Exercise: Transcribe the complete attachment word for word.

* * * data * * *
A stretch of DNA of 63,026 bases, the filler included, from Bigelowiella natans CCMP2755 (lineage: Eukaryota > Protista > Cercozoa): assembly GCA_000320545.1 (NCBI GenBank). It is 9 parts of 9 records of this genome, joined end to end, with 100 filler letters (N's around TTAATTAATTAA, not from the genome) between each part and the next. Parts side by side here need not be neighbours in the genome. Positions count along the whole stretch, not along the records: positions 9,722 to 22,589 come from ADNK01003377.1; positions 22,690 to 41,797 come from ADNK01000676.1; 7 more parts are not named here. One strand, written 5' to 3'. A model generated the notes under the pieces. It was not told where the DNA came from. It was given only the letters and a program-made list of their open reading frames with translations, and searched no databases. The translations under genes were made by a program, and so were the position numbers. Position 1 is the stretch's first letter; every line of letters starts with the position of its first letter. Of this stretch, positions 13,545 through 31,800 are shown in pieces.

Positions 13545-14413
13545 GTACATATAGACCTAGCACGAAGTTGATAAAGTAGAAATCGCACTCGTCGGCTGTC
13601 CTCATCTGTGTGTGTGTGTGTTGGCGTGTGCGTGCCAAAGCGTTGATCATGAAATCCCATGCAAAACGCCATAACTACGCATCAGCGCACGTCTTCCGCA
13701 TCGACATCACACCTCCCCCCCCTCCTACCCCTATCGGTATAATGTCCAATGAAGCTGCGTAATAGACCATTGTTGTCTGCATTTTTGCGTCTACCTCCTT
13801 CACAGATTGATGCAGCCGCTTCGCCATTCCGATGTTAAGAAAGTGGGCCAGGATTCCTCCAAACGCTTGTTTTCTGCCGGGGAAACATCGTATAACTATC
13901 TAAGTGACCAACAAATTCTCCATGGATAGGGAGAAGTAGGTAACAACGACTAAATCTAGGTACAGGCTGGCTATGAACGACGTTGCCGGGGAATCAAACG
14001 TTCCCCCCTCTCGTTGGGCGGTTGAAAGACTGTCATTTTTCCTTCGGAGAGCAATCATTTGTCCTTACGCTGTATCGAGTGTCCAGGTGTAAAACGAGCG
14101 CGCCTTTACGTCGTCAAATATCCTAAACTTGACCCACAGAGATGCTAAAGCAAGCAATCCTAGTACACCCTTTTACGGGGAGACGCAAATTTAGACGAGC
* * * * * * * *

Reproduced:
A stretch of DNA of 63,026 bases, the filler included, from Bigelowiella natans CCMP2755 (lineage: Eukaryota > Protista > Cercozoa): assembly GCA_000320545.1 (NCBI GenBank). It is 9 parts of 9 records of this genome, joined end to end, with 100 filler letters (N's around TTAATTAATTAA, not from the genome) between each part and the next. Parts side by side here need not be neighbours in the genome. Positions count along the whole stretch, not along the records: positions 9,722 to 22,589 come from ADNK01003377.1; positions 22,690 to 41,797 come from ADNK01000676.1; 7 more parts are not named here. One strand, written 5' to 3'. A model generated the notes under the pieces. It was not told where the DNA came from. It was given only the letters and a program-made list of their open reading frames with translations, and searched no databases. The translations under genes were made by a program, and so were the position numbers. Position 1 is the stretch's first letter; every line of letters starts with the position of its first letter. Of this stretch, positions 13,545 through 31,800 are shown in pieces.

Positions 13545-14413
13545 GTACATATAGACCTAGCACGAAGTTGATAAAGTAGAAATCGCACTCGTCGGCTGTC
13601 CTCATCTGTGTGTGTGTGTGTTGGCGTGTGCGTGCCAAAGCGTTGATCATGAAATCCCATGCAAAACGCCATAACTACGCATCAGCGCACGTCTTCCGCA
13701 TCGACATCACACCTCCCCCCCCTCCTACCCCTATCGGTATAATGTCCAATGAAGCTGCGTAATAGACCATTGTTGTCTGCATTTTTGCGTCTACCTCCTT
13801 CACAGATTGATGCAGCCGCTTCGCCATTCCGATGTTAAGAAAGTGGGCCAGGATTCCTCCAAACGCTTGTTTTCTGCCGGGGAAACATCGTATAACTATC
13901 TAAGTGACCAACAAATTCTCCATGGATAGGGAGAAGTAGGTAACAACGACTAAATCTAGGTACAGGCTGGCTATGAACGACGTTGCCGGGGAATCAAACG
14001 TTCCCCCCTCTCGTTGGGCGGTTGAAAGACTGTCATTTTTCCTTCGGAGAGCAATCATTTGTCCTTACGCTGTATCGAGTGTCCAGGTGTAAAACGAGCG
14101 CGCCTTTACGTCGTCAAATATCCTAAACTTGACCCACAGAGATGCTAAAGCAAGCAATCCTAGTACACCCTTTTACGGGGAGACGCAAATTTAGACGAGC